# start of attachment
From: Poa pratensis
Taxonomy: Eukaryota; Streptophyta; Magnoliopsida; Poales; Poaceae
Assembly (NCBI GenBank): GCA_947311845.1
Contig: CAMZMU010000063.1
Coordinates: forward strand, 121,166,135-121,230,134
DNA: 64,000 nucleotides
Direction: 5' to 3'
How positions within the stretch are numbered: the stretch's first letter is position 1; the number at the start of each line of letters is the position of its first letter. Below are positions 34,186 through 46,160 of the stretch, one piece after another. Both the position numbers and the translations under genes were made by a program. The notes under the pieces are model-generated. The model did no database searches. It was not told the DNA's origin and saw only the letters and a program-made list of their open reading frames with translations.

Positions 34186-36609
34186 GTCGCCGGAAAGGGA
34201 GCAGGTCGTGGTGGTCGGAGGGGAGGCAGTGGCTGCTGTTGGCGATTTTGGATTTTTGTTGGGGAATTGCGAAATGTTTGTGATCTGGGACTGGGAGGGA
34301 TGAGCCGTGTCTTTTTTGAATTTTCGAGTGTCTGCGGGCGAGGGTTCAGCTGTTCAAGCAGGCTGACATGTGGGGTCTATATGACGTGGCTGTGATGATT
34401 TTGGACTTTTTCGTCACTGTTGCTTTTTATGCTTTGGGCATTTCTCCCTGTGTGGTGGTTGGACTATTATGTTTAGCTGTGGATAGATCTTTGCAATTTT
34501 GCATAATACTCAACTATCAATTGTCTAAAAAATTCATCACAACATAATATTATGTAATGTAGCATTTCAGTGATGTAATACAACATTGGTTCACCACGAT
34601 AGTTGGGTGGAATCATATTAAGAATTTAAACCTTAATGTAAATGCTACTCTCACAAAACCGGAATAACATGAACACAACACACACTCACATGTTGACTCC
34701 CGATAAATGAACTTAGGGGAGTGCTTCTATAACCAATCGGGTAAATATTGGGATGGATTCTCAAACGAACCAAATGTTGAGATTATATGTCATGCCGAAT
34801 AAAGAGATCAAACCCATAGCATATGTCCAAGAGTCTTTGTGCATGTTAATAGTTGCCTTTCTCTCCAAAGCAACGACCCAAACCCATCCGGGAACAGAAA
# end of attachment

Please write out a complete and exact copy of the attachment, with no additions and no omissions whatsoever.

From: Poa pratensis
Taxonomy: Eukaryota; Streptophyta; Magnoliopsida; Poales; Poaceae
Assembly (NCBI GenBank): GCA_947311845.1
Contig: CAMZMU010000063.1
Coordinates: forward strand, 121,166,135-121,230,134
DNA: 64,000 nucleotides
Direction: 5' to 3'
How positions within the stretch are numbered: the stretch's first letter is position 1; the number at the start of each line of letters is the position of its first letter. Below are positions 34,186 through 46,160 of the stretch, one piece after another. Both the position numbers and the translations under genes were made by a program. The notes under the pieces are model-generated. The model did no database searches. It was not told the DNA's origin and saw only the letters and a program-made list of their open reading frames with translations.

Positions 34186-36609
34186 GTCGCCGGAAAGGGA
34201 GCAGGTCGTGGTGGTCGGAGGGGAGGCAGTGGCTGCTGTTGGCGATTTTGGATTTTTGTTGGGGAATTGCGAAATGTTTGTGATCTGGGACTGGGAGGGA
34301 TGAGCCGTGTCTTTTTTGAATTTTCGAGTGTCTGCGGGCGAGGGTTCAGCTGTTCAAGCAGGCTGACATGTGGGGTCTATATGACGTGGCTGTGATGATT
34401 TTGGACTTTTTCGTCACTGTTGCTTTTTATGCTTTGGGCATTTCTCCCTGTGTGGTGGTTGGACTATTATGTTTAGCTGTGGATAGATCTTTGCAATTTT
34501 GCATAATACTCAACTATCAATTGTCTAAAAAATTCATCACAACATAATATTATGTAATGTAGCATTTCAGTGATGTAATACAACATTGGTTCACCACGAT
34601 AGTTGGGTGGAATCATATTAAGAATTTAAACCTTAATGTAAATGCTACTCTCACAAAACCGGAATAACATGAACACAACACACACTCACATGTTGACTCC
34701 CGATAAATGAACTTAGGGGAGTGCTTCTATAACCAATCGGGTAAATATTGGGATGGATTCTCAAACGAACCAAATGTTGAGATTATATGTCATGCCGAAT
34801 AAAGAGATCAAACCCATAGCATATGTCCAAGAGTCTTTGTGCATGTTAATAGTTGCCTTTCTCTCCAAAGCAACGACCCAAACCCATCCGGGAACAGAAA